Million Dollar Arm review by Michelle Sommerville - Cinema Paradiso
I am not an athlete. I played team sports in school, but it was not something I was passionate about, nor particularly skilled in. That being said, for some reason, I find myself drawn to sports films; and this is my kind of sport film. Like the series Friday Night Lights, Million Dollar Arm is a sports film that is not about sports. The film is based on true events, which I hadn’t heard about before. The story is quite simple, but enjoyable.
Disney’s Million Dollar Arm is the story of sport, triumph, and unity. JB Bernstein (Jon Hamm) was a successful sports agent. He worked because he loved what he did, and he had a good time doing it. That is, until the playing field became a lot less fair and even. Faced with the prospect of losing his business, JB searches for any way to save it, and finds it: cricket. JB and his partner head to Mumbai, and come back with two eighteen-year-old boys with throws that can knock the breath out of you. Will this be enough to save JB’s business? Is baseball ready for a change? And will these boys get signed to a major league team?
I will begin by saying how good the acting was in this film. The lead - Jon Hamm, who shot to fame from the series Mad Men - definitely plays a different character, and is a likeable leading man. The Indian teenagers are also brilliantly acted by Madhur Mittal and Suraj Sharma. They have both acted before, but do not have extensive film backgrounds. It was not particularly surprising for them to be able to hold their own, as recent films like 12 Years a Slave and Captain Phillips have shown that Hollywood casting is pretty spot-on, even for those that haven’t acted much before.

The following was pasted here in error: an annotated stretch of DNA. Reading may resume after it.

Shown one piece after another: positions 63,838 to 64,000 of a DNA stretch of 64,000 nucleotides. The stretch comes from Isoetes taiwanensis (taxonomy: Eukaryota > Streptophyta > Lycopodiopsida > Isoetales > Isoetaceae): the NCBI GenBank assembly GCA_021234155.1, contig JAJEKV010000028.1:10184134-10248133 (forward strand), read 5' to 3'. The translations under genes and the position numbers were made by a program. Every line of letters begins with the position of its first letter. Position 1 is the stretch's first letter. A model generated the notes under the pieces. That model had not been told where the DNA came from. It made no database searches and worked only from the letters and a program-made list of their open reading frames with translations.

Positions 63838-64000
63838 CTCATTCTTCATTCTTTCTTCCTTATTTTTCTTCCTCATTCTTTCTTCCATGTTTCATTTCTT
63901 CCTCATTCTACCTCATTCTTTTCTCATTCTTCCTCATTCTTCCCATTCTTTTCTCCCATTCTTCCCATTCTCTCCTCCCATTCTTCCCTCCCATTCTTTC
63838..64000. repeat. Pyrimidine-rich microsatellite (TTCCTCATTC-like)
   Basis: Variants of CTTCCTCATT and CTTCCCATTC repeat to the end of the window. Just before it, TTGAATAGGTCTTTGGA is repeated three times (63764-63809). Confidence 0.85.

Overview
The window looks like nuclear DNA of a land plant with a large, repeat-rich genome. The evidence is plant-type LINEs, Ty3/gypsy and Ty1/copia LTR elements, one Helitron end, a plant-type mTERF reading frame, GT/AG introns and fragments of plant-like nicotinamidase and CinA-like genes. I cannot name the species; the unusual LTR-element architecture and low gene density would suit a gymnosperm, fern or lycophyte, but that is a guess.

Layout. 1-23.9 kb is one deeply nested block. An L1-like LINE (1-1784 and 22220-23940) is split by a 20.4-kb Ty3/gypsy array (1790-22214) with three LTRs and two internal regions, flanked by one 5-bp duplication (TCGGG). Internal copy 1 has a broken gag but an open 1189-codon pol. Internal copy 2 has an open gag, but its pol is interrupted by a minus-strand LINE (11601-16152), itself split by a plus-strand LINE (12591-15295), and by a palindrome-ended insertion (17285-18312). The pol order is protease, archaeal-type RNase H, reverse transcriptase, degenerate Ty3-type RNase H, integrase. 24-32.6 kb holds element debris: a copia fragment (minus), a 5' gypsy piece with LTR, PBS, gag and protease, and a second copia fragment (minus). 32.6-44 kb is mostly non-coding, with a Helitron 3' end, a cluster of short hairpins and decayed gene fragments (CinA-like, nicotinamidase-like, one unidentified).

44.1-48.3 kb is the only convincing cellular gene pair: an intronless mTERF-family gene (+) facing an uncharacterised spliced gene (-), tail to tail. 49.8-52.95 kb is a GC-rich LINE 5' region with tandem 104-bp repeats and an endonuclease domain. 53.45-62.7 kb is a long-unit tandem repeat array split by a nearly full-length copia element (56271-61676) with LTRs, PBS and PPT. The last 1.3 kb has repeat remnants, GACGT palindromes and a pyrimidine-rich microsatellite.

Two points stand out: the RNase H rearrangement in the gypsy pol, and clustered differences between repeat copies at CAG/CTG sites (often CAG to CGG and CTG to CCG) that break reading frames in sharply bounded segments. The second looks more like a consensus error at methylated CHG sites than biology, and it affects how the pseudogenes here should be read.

The story and script was also engaging. There were some very funny moments and lines were delivered seamlessly. There were no visual effects or special camera movements; just a good story.
I also like their mix of cultures. There have been a recent slew of American/Indian films - mainly starting with the roaring success of Slumdog Millionaire, and continuing with The Best Exotic Marigold Hotel and The Hundred-Foot Journey - and it seems to be working well.
Reviews have been mostly positive. I would be surprised if they won any major awards, but it does what it sets out to do - educate and entertain. For the most part, the criticisms have claimed that Disney dulled the story down for a younger audience, and that India was only shown from a ‘tourist’s-eye’, such as disregarding the very low-income areas. But in defence of the film, I don’t think they needed to give a history of India just to have characters come from there.
You might not want to bring little kids, because it does contain some swearing, but otherwise, I think most people will enjoy it.